I agree with you here. All you need is an easy setup that correctly mixes your bass and the music you are practicing to. Tone is all subjective anyways. That's why I use a mixer and take the headphone out to my IEM's.

    To the OP of this thread, I think the convenience of cables is well worth it over trying to figure out how to work a wireless everything setup into one package. It's cool to think about, but the execution is going to be difficult. Not to mention that I don't want anything that runs on batteries besides the preamp in my bass and whatever I use to play my music. It's one more thing to go wrong in the whole chain vs having a cable going from A to B.
  8. JakobT


    Jan 9, 2014
    Oslo, Norway
    I use a Phil Jones Bighead, simply the best I’ve used. It’s not wireless, but that’s no biggie. I’d rather plug in a couple of cords that fiddle endlessly with a Bluetooth connection.
    russellh86 likes this.
  9. MaxSpinrun

    MaxSpinrun Supporting Member

    Apr 10, 2012
    Knoxville, Tn
    This what I use. Very high quality and flexible I/O.

    Attached Files:

    CameronJohnson likes this.
  10. Acoustic356

    Acoustic356 Supporting Member

    Jul 3, 2014
    Roland Go:Mixer
    Roland Go:Mixer Pro
    Palmer Pocket Bass Amp
    TC Electronic Bass Fly Rig

    There are a lot of good options...
  11. filmtex


    May 29, 2011
    Vox amplug or Ampeg BA108. Both sound pretty good and both are pretty easy to use. I could get much more complicated if I wanted, but these two work fine. YMMV...obviously.
  12. fokof

    fokof One day ,I'll be in the future

    Mar 16, 2007
  13. Bluetooth isnt really a goofd option due to latency and wireless is pretty expensive. I personally really dug my Phil Jones Bass Buddy pre/di for practice with headphones as it had a solid one knob compressor and a 5 band eq on board itsounded excellent could work on a pair of 9 volt batteries .Had a excellent di for recording or going direct to the pa live for ampless setup and also could power a 10 watt practice cab as a amp head if you want. I could see pairing that with a xvive wireless being pretty excellent.
    Randy Ward likes this.
  14. Jim C

    Jim C I believe in the trilogy; Fender, Stingray, + G&L Supporting Member

    Nov 29, 2008
    Bethesda, MD
    I recently used the headphone out + aux in on a Fender Rumble 100 and was surprised how good it sounds.
    This was for learning a song from a CD.

    Folks rave about the old SWR headphone amp but it didn't work well for me.
    I wonder how much headphone impedance matters.
    I'm using Sony MDR 7506
  15. DaDo625

    DaDo625 Supporting Member

    Sep 4, 2017
    I've tried:

    Vox - works, but gets tangled/bumped when used on a bass with a input on the bottom edge - but it's small and allows me to practice on the bass(s) I have stashed at sites I travel to.

    The Rumble 25 - works well as Jim C noted - but that amp has moved on in an upgrade trade - (I would snag a Rumble 100 if one crossed my path..DI feature not on the 25)

    The Roland Micro Cube Lots of features, battery powered for when I play bass at a acoustic guitar jam that allows for very modestly amped bass play, headphone practice and does not take up much room when I want to bring a bass on a road trip. Not a low cost solution given you can pick up 4-5 used Rumble 25s (or the equivalent) for what a new one will set you back...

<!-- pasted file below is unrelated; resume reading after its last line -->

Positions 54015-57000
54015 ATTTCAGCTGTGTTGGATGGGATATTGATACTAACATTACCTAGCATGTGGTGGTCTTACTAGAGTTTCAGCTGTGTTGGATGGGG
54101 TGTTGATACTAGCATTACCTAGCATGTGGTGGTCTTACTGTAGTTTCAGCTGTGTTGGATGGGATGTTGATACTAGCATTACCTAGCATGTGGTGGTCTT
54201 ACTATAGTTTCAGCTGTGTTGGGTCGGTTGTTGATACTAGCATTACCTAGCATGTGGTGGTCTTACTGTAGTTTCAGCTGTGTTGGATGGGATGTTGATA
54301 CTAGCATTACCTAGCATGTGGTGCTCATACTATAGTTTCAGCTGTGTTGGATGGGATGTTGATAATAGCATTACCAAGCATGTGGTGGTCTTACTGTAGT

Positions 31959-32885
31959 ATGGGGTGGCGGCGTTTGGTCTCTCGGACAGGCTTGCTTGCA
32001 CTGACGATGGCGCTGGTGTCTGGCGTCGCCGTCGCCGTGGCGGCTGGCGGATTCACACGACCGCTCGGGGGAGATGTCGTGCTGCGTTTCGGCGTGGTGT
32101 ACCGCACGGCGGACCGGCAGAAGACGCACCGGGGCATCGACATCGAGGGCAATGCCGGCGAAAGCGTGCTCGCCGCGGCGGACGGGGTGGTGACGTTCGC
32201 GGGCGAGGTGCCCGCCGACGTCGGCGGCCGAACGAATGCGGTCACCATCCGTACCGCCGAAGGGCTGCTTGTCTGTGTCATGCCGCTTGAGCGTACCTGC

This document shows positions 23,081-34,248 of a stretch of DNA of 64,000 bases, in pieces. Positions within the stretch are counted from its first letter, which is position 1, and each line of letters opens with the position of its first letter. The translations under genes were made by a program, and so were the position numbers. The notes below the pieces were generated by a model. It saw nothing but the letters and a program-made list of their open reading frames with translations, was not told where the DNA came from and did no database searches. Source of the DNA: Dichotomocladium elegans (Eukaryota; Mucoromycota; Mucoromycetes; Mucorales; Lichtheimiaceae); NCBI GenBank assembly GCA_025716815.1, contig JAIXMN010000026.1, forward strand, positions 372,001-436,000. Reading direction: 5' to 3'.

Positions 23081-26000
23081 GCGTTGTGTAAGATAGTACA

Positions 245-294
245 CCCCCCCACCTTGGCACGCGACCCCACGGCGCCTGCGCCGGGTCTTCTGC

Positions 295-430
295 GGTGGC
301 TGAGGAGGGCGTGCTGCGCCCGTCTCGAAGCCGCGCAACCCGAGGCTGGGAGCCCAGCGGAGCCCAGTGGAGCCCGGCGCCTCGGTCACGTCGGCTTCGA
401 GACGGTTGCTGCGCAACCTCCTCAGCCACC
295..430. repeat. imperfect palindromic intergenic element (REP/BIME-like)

So I guess it depends on your situation and your budget. As long as your amp/system has a headphone out and Aux in (very helpful when using a drum beat like Drum Beats+) provided the solution does not need to fit in your pocket or something smaller than a cigar box.

    I've found that being able to quickly turn dead time (on hold for 30 minutes with support/reservations/"customer service") in to playing time helpful as a new bass player (correction - someone who owns bass guitars and gear and can make sounds come out..)

    And I am still looking for suggestions and following this thread...
  16. J.Wolf

    J.Wolf Supporting Member

    Apr 29, 2003
    Asheville, NC
    Contributor- Bass Musician Magazine
    been using the headphone amp in my DSM OmniCabSim recently for headphone practice. Works and sounds great, I love that it sounds like a cab in a room, and not a flat mono bass signal.

    As a bonus, its one of the coolest pedals around for tone shaping.
  17. BassBeginer64

    BassBeginer64 Supporting Member

    Aug 6, 2018
    Riverside Ca
    I also use the Phil Jones Bighead, I was shocked at the cost, but the more I use it the more I love it, I practice about every day with it, small and lightweight and with its own rechargeable battery, my computer is hooked up to it most of the time for practice, if it had a blue tooth setup on it I think it would be the most perfect Portable Practice Headphone Amp , my wife made a strap/pouch to attach to my Bass Strap, I am researching on how to set up a blue tooth attachment on it to link either my phone or Tablet or PC .
    russellh86 likes this.
  18. JakobT


    Jan 9, 2014
    Oslo, Norway
    I’m actually quite happy that Bluetooth isn’t a feature. I just like to plug in and play. :)
    russellh86 likes this.
  19. BassBeginer64

    BassBeginer64 Supporting Member

    Aug 6, 2018
    Riverside Ca

    Attached Files:

    Last edited: Sep 18, 2018
  20. I like your idea if it would work. I use the korg mini pandora. I use velcro to stick it to the bottom of my strap then a short cord to the bass. Still have to connect the headphones and then the aux input (iphone etc). It’s a lot of wiresand it’s sort of a hassle but the outcome is good and everything works. It’d be nice if at least the phone connection was wireless somehow.